She found her thrill in Blueberry Land. Once or twice a year, thrill seeker Tamela Rich, 52, leaves her husband. She packs a couple changes of clothes, dresses in helmet and protective gear and sets off on her motorcycle.
Her sons are grown, her husband loves her and she averages six weeks on the road. You can follow her adventures on her blog or read her books. She inspires all, male or female, who dream of finding thrills on the open road, but what she finds thrilling is not always what one might expect.
Upon returning from the Bay of Fundy in Maine, where towering cliffs are witness to 160 billion tons of seawater that create the highest tides in the world, she was asked what had she seen recently that she would define as a thrill.
“Oh, Wild Blueberry Land,” she gushed, and in the silence that followed, she added, “I mean, it didn’t thrill me as much as being out in the Bay of Fundy in a flotation suit with a finback whale and her calf—but when I saw this blueberry place, I had to stop. I mean, you just have to stop. The main building looks like a giant sunken blueberry, there’s a blueberry-themed putt-putt course and everything’s blue. Think about the imagination behind making a simple farm stand and bakery into an event, a destination! The kitsch, the joie de vivre!”
To understand Rich’s enthusiasm, one might have to re-think the word “thrill.”
For some, it might be something that looks dangerous. Riding a motorcycle is thrilling. But for Rich, that’s just a way to discover real thrills: up-close encounters with herds of bison, mountain goats, whales and, yes, Wild Blueberry Land.
If there were a graph that charted thrill seeking ranked from 1 to 10, and you left out the motorcycle ride between Nova Scotia and North Carolina, you might put Blueberry Land at 1. At 10, you might want to talk to Lee Guilfoyle.
Guilfoyle is a thrill seeker. He discovered his obsession with the sky when he was 22. He joined the Navy in 1952 and signed up for duty on aircraft carriers.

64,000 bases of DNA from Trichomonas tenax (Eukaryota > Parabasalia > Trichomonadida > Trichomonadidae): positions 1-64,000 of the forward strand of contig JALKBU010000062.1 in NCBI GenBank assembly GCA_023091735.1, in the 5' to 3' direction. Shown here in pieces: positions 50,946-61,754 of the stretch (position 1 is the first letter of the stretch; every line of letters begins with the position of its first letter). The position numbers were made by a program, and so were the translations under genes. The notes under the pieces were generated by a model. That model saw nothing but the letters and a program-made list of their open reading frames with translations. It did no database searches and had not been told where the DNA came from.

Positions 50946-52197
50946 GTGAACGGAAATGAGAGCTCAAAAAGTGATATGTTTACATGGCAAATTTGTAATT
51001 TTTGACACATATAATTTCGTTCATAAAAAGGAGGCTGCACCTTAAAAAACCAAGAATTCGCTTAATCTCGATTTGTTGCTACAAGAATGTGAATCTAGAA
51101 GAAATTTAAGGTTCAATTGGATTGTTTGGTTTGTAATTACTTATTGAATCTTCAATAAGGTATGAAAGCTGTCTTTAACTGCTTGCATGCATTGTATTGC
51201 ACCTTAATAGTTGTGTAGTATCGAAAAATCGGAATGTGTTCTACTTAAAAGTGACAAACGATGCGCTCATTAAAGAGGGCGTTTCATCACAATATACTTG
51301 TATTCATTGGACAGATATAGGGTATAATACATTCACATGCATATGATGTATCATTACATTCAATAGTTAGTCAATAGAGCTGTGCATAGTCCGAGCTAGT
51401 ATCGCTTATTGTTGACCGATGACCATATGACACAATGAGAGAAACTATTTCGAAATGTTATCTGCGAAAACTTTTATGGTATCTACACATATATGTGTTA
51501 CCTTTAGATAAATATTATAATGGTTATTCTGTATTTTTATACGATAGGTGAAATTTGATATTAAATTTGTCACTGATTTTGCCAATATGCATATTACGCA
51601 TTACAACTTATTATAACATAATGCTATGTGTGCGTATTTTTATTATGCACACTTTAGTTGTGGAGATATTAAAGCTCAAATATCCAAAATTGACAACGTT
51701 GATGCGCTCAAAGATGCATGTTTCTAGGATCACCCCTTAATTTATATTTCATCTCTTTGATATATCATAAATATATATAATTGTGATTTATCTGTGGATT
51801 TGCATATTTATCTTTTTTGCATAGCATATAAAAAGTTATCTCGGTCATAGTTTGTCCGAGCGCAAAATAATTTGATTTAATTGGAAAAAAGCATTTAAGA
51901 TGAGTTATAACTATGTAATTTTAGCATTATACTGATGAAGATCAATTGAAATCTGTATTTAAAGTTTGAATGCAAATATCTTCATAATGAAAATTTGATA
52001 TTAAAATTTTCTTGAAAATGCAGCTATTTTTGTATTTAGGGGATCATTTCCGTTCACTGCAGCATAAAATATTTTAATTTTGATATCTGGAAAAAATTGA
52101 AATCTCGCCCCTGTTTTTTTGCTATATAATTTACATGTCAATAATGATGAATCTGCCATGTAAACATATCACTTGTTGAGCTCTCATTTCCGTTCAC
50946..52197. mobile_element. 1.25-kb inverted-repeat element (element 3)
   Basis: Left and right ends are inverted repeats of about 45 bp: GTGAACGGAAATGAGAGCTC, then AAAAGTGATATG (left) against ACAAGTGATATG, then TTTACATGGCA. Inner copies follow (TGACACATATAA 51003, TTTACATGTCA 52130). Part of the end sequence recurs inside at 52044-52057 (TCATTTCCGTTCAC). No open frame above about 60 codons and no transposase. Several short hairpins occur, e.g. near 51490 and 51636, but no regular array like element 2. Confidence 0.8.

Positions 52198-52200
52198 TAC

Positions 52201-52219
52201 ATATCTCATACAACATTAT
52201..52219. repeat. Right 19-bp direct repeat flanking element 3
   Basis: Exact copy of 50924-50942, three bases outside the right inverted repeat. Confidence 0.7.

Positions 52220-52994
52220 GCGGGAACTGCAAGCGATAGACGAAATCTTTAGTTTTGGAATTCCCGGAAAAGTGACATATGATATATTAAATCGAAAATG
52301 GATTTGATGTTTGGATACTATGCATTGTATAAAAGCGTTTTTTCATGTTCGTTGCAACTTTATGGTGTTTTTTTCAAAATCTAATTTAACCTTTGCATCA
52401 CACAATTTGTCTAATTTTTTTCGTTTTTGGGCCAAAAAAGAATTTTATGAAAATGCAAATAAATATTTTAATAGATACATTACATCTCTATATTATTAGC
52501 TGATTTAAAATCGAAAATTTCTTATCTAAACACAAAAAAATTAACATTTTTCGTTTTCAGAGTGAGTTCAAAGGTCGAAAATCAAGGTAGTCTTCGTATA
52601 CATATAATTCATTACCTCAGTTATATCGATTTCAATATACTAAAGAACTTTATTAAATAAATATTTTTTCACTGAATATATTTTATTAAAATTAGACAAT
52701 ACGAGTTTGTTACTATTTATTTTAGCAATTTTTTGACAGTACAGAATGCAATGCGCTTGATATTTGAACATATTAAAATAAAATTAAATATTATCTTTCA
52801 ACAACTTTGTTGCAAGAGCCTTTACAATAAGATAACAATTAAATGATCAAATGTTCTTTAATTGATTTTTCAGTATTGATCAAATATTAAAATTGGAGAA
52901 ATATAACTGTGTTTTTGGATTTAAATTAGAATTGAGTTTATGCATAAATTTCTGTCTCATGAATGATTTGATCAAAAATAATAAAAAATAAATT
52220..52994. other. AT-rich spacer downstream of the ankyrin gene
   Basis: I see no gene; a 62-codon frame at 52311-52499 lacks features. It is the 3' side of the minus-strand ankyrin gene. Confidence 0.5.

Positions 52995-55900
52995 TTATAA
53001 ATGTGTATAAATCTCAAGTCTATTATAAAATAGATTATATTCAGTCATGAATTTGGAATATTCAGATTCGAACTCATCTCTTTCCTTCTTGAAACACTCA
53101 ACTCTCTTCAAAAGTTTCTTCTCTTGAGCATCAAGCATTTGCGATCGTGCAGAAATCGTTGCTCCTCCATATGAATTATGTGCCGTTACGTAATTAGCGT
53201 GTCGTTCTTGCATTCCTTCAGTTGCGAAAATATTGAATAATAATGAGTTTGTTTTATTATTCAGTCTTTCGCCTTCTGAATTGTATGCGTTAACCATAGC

After his four years in the Navy, he still hadn’t had enough. He joined the Army as a ranger/ paratrooper, and soon he was addicted. When he left the service, he took a job testing parachutes at Parachutes, Incorporated, where he was the first to jump with the innovative Sailwing, a part of his job that earned him induction into the Hall of Fame of Parachuting in 1978. He became Vice President of Operations, an office job—but nothing deterred him from jumping out of airplanes. His free time was always spent in the sky.
“I met my wife in 1961 because of parachuting,” he says now, with a little bit of pride and a lot of brave sadness. He’s been a widower for less than six months. “Her boyfriend at the time bet her $100 she wouldn’t skydive. She took the bet, I was her instructor and we were married five months later.” Luckily, his new wife Joanie caught the thrill seeker bug. For the next 53 years, they built a marriage in the sky and on the ground.
Still working at 80, Guilfoyle writes owners’ manuals for boats made by Chris-Craft. Maybe a speedy dash across the water is thrilling enough to some, but Guilfoyle says that that free-fall is the “real freedom.”He is also an active member of Skydive Tampa Bay at Lake Wales, Florida, encouraging people of all ages to try skydiving. And if someone is too nervous to jump? “That’s their problem,” he says. You can hear the smile in his voice.
Then there’s Doyle Mann. Heights are not his idea of a thrill. “I’m not jumping out of no airplane,” he says. When he and his wife Natalie visited Chicago, Doyle gritted his teeth and backed onto the Sears Tower observation deck. He didn’t want to look.
But he rolled his wheelchair out onto the glass floor anyway, his back to downtown Chicago and four surrounding states.
“I’m not a thrill-seeker,” says Natalie, but she was the one who arranged the visit to the 103rd floor. She was also the one who made the arrangements for the underwater “motorcycle” in Cancun, and the scuba diving lessons and the trip to Italy. You might want to call her a thrill-enabler.
Doyle was born with spina bifida, a congenital disorder in the spinal column. He used braces to walk, but being stubborn he continued to shoot baskets and play baseball in a makeshift diamond in his yard in rural Tennessee.
When he was 16, a wheelchair-bound basketball player told him he could be faster and better in a wheelchair than he was on crutches or braces. Since then, Mann, in his wheelchair, has played tennis, racquetball and softball. He has competed in hand-cycle marathons, 5K races, and his first duathlon.
“I consider myself lucky,” Mann says, now 55. “There was no traumatic injury for me. This is all I’ve ever known.”